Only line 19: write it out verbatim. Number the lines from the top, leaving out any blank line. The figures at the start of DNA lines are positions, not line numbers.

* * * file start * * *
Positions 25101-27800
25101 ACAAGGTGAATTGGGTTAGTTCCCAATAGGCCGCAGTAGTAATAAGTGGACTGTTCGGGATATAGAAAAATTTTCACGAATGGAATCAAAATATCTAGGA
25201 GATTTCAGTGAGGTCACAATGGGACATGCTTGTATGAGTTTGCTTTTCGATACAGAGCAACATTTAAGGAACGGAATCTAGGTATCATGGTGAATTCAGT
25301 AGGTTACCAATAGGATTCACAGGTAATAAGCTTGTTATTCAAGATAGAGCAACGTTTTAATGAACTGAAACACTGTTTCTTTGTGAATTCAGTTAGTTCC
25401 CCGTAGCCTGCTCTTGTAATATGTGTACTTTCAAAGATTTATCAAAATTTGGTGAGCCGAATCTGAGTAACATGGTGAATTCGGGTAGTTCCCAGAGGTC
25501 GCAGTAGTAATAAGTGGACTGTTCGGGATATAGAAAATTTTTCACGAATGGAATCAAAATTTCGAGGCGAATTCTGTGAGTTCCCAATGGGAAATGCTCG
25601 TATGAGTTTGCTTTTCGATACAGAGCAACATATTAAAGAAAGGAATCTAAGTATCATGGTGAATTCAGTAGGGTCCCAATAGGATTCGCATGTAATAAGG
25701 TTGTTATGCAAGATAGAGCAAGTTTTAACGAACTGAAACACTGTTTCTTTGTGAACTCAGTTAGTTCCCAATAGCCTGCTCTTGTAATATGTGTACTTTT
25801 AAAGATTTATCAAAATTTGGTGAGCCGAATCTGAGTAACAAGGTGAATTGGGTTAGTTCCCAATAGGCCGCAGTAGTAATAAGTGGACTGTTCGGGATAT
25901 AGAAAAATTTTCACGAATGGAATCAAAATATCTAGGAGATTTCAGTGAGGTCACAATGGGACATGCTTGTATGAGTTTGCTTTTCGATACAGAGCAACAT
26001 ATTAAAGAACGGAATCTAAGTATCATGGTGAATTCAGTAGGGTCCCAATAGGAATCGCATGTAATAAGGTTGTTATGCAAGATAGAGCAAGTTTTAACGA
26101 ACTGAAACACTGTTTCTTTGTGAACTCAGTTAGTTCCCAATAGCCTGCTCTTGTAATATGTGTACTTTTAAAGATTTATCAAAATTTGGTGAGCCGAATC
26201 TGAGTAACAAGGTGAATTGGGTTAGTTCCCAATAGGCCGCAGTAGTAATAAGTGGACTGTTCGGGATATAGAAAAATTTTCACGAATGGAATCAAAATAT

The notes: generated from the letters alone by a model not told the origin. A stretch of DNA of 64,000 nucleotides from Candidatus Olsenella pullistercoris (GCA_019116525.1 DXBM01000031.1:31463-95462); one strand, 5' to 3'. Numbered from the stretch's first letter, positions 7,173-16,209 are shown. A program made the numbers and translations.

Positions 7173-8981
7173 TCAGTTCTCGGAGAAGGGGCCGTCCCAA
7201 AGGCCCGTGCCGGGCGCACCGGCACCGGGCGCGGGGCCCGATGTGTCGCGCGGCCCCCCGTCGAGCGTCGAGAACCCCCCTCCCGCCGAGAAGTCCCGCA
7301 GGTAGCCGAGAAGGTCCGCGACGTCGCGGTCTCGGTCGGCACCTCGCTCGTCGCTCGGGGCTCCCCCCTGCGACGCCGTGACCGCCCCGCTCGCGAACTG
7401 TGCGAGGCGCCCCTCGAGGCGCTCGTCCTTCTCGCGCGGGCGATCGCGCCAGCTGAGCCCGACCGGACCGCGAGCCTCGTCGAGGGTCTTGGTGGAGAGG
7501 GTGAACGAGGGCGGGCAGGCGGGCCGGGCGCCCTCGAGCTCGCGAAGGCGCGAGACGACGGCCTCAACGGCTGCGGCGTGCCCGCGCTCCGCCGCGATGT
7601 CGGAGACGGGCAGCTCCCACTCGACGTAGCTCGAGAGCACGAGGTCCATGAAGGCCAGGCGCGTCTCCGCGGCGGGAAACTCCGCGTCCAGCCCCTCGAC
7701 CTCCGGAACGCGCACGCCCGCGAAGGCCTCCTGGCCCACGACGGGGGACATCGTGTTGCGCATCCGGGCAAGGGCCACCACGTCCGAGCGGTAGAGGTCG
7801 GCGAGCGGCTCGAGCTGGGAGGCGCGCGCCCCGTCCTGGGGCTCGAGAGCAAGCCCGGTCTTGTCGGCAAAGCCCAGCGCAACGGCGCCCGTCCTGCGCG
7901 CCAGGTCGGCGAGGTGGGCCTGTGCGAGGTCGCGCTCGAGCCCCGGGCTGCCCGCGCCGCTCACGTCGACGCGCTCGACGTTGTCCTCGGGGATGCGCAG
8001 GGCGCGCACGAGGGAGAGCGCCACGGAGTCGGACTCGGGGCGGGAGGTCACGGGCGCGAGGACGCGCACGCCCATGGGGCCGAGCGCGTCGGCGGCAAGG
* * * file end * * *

7401 TGCGAGGCGCCCCTCGAGGCGCTCGTCCTTCTCGCGCGGGCGATCGCGCCAGCTGAGCCCGACCGGACCGCGAGCCTCGTCGAGGGTCTTGGTGGAGAGG